According to ESG’s research, cybersecurity will drive tech business spending the most in 2023, followed by AI, ML, and cloud. However, the ongoing global talent shortage in cybersecurity has slowed down the industry’s efforts to strengthen cybersecurity, emphasizing the need to address the skills gap. With the tight labor market expected to continue throughout the coming year, what are employers looking for, and what should tech specialists be doing to stay relevant?
Employers are currently setting the pace in the job market for technical careers. So, it’s hard to reply with a specific number to the question ‘how many jobs are available in technology?’. But the panelists are sure that the labor market has morphed from an employer-driven market to a more balanced one where employers won’t compromise on requirements and will take their time in making decisions. Compensation may stop rising and could even drop, predicts VP Delivery Manager at Innovecs, Vladyslav Kopanko. Studies show that it is more expensive to hire than retain employees, as such, we are seeing companies focus on retention. Many are also adjusting their strategies to optimize processes and attract the best talent.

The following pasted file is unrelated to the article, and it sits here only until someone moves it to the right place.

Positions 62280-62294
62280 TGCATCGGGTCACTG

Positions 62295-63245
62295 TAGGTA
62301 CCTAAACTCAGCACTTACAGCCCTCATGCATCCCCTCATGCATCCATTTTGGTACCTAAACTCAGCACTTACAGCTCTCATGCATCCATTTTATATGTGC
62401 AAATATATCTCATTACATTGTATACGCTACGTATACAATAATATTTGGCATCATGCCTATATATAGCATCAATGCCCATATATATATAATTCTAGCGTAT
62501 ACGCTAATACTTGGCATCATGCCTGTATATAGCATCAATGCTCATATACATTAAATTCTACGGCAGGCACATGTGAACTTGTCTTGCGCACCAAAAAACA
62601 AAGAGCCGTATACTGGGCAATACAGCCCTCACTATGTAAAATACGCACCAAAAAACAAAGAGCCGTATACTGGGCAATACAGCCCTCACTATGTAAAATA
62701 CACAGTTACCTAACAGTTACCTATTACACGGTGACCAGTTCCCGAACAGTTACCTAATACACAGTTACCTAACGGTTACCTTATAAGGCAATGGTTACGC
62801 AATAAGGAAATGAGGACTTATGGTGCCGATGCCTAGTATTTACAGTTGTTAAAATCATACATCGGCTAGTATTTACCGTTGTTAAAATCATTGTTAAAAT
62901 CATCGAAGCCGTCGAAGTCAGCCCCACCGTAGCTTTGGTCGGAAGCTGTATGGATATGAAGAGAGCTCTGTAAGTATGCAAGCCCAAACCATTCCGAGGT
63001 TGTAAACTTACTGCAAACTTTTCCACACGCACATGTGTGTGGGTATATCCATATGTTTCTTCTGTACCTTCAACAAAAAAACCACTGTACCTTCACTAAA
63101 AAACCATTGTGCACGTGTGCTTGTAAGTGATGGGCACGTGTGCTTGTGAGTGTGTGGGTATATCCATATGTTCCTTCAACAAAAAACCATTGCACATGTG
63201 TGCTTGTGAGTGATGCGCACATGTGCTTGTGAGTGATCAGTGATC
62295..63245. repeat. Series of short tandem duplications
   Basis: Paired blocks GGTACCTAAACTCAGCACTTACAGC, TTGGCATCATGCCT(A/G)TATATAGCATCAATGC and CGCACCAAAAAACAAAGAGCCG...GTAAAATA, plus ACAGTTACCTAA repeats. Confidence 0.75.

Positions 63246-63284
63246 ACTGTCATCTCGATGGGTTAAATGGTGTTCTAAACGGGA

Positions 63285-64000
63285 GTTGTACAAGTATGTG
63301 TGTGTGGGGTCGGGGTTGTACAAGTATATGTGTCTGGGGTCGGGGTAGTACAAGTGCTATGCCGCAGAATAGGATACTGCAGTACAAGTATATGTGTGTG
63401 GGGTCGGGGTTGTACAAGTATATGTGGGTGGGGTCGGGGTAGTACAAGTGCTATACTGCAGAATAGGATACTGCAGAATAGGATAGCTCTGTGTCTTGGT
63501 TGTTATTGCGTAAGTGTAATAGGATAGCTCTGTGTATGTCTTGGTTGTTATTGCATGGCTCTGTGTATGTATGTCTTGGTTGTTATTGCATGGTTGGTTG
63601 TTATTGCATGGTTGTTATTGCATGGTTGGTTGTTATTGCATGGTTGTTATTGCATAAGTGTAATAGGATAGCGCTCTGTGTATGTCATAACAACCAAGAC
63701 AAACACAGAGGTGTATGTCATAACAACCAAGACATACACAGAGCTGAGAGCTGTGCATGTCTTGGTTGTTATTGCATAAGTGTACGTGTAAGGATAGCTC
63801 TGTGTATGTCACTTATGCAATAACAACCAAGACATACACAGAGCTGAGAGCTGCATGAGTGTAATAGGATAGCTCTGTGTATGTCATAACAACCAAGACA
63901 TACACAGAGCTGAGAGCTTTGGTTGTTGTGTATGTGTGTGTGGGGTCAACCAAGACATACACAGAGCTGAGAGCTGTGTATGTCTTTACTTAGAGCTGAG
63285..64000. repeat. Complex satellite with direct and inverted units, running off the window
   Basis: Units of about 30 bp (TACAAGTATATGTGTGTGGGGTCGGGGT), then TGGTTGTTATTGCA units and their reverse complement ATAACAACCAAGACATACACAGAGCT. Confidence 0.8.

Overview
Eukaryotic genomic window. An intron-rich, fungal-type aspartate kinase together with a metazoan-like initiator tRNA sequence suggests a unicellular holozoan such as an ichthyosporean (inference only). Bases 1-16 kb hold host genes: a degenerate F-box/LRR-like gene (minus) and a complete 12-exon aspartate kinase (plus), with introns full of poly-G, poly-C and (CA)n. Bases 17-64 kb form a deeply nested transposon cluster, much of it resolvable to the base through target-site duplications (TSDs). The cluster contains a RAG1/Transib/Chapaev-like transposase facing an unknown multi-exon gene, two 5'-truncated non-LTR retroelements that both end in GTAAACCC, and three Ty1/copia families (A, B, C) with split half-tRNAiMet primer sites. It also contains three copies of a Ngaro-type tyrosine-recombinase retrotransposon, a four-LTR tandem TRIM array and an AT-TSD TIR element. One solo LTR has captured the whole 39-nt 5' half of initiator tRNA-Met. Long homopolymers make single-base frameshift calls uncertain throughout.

For tech talents aspiring to start a tech career, improving soft skills such as problem-solving, creativity, and communication skills is important. While hard skills and experience are still important, Lesya Arnold, Founder of the A-Players Group, now looks for tech pros with qualities such as intelligence, curiosity, high integrity, high-quality standards, a strong sense of ownership, and a mindset of entrepreneurship. She adds that AI will shape hiring in 2023, and companies will prioritize flexibility in what you can do and how fast you adapt and learn skills. We’ll see more project-based hires this year rather than full-time employees.
In the fast-paced world of tech, cross-functional skills are becoming increasingly important. While being a specialist in a particular area can be valuable, it’s no longer enough; tech professionals must also have a solid understanding of supportive roles and be able to work collaboratively across departments. In fact, being a generalist with a broad range of skills can be a significant advantage in this competitive industry.
President of Talent Stream, Mike Black, suggests that applicants reach out to hiring managers directly to increase their chances. For those starting in the tech industry, he advises getting hands-on experience, even if it means taking a lower salary or working for free. Candidates should focus on jobs that offer a lot of responsibility and the opportunity to build up a portfolio. For those later in their technical career, it may be beneficial to consider jobs that offer valuable experience over a higher salary, as this will be more impressive to future employers.